New research shows about a quarter of 4-year-olds in the Lakes district are overweight or obese - a trend described as "frightening" by a local health expert.
It is the first time public health officials have looked directly at weight issues of kids before they start school. The study, carried out by Toi Te Ora Public Health, calculated the Body Mass Index (BMI) of preschoolers from data collected at the B4 School Health checks - a nationwide programme for 4-year-olds.
Medical officer of health Dr Neil de Wet said the public health service had carried out the research using data from the majority of preschoolers in the area and it was the first time such high quality data had been available to inform local childhood obesity prevention initiatives.
The data was much more comprehensive than the previous New Zealand Health Survey figures they had relied on.
He said one of the "most frightening" parts of the data was looking at the distribution curve and the way it had shifted towards more children being overweight.
"This is about the environment all children experience."
He said about one in four fell into the general overweight or obese category. About one in 10 were obese. "A great proportion are now overweight or obese."
Research showed children who were overweight and obese were more likely to be overweight or obese adults.
He said childhood obesity was a major focus and a local action group had been formed including representatives from public health, paediatricians, representatives from the council and other organisations.
It was about recognising the ability to work together, he said.
Dr de Wet said he believed the biggest change needed to come by changing the risk factors that affected all children - especially the food environment.
While they could, and did, work with individuals Dr de Wet said the situation would never really change until the wider picture changed. "The key focus has to be on the range of strategies that improve children's diet."
He said a real focus was on reducing the consumption of sugary drinks especially in places children learnt and played. He said sugary drinks were a focus because they provided so little nutritional benefits and contained so much sugar.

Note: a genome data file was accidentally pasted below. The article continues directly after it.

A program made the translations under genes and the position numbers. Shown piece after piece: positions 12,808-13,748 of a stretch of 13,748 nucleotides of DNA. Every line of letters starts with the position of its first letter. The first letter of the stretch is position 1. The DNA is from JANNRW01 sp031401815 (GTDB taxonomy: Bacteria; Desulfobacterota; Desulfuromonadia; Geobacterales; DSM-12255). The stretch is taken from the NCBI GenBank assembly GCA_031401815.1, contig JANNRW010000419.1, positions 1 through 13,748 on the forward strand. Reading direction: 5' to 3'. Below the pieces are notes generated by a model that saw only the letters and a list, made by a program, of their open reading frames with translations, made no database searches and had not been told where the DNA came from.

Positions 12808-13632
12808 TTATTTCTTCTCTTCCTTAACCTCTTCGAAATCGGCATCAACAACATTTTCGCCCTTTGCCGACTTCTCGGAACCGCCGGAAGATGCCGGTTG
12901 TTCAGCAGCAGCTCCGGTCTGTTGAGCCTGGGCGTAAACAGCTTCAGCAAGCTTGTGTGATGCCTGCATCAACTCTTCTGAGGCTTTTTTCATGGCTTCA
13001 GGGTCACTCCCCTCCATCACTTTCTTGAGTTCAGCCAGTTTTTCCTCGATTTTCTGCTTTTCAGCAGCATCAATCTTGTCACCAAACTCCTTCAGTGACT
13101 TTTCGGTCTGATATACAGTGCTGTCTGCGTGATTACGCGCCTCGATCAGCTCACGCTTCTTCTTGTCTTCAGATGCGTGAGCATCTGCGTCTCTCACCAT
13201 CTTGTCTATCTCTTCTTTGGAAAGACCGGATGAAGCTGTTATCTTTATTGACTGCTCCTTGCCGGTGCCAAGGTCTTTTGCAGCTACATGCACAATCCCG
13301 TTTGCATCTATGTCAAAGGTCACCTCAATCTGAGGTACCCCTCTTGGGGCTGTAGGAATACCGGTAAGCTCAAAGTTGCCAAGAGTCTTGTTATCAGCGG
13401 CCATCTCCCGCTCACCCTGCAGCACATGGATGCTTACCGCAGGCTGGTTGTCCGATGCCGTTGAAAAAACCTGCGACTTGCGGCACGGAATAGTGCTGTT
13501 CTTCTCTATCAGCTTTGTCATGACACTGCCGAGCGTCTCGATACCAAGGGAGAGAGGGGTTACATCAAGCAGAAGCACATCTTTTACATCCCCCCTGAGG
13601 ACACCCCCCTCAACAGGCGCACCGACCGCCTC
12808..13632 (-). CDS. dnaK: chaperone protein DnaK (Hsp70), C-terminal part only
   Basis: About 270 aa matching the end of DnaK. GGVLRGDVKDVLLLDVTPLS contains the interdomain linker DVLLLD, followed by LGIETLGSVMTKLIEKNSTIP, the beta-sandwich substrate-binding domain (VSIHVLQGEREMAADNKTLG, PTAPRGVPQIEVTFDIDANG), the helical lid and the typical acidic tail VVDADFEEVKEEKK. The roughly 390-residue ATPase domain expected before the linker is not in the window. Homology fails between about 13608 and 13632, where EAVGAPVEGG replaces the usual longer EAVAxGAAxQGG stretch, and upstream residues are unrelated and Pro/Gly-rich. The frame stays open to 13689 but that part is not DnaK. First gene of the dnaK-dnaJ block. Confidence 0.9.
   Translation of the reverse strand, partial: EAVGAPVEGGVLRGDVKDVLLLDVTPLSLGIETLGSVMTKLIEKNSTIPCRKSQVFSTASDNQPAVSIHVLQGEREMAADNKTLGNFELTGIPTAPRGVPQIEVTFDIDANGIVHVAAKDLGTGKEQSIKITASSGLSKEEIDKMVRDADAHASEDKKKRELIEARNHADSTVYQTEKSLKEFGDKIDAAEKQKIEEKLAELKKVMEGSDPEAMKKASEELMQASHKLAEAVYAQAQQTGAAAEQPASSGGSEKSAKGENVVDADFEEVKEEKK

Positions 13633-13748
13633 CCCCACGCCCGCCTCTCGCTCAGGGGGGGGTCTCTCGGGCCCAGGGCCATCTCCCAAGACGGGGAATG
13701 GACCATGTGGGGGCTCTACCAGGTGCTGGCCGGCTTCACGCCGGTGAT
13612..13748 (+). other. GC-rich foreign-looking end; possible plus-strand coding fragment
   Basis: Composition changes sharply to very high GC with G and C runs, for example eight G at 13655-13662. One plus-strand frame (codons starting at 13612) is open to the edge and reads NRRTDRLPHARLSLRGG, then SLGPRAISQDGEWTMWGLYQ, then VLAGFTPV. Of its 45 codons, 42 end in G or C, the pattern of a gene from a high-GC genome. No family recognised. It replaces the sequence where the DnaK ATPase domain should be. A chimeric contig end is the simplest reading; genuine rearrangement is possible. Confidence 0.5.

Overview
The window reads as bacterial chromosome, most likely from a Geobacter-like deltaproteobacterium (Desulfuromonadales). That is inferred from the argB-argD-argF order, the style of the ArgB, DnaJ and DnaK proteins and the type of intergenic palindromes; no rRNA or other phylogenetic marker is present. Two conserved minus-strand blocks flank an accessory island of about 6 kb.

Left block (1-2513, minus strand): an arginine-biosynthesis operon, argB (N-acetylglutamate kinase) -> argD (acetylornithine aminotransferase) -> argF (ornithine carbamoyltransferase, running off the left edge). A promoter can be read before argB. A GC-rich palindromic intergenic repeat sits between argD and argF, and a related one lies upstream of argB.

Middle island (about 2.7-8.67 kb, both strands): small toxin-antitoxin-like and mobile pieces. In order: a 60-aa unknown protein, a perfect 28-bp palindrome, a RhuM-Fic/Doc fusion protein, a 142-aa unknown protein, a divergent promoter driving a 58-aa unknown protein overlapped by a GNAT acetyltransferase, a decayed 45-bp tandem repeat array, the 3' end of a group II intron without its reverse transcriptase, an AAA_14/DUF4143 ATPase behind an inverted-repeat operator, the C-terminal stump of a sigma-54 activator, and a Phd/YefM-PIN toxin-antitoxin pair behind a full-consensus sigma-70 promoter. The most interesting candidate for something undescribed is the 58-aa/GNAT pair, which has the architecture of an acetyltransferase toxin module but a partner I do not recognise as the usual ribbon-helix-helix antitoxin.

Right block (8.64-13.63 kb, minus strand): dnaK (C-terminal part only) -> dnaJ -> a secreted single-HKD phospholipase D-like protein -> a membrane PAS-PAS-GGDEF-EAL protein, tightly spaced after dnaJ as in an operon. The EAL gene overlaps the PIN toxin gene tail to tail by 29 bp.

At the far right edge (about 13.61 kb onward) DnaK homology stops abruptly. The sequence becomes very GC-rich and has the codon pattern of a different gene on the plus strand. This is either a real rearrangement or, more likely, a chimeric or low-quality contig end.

"We have got to look at how we make healthy food more easily available and accessible. The key issue is not so much about how much we eat, it's about what we eat."
Dr de Wet said many of the problems stemmed back to the fact that people were consuming a lot more sugar on average than they needed to. "We should be thinking of this problem not so much as an obesity epidemic as a sugar epidemic."
Healthy Families New Zealand Rotorua manager Leanne Morehu said the obesity challenge was high on its priority list.
She said a lot of it had to do with the environment children lived in, as well as the messaging in advertising.
Children drinking too many sugar sweetened beverages and not eating enough fruit and vegetables were both problems, she said. Seventeen per cent of all children had fizzy drink three or more times a week in New Zealand, Mrs Morehu said.
She said the situation was a crisis, and according to the Organisation for Economic Co-operation and Development, New Zealand was the third most obese nation in the OECD. The organisation had been working with others to set up a local food network so people in the community could have better access to fresh fruit and vegetables which were affordable, she said. Mrs Morehu said the organisation had also challenged people to drink only water throughout April, having started in the eastside community, to raise the harm of sugar sweetened beverages. She said all sorts of platforms were being used to try to get the message across, including school presentations. Additional reporting by Shauni James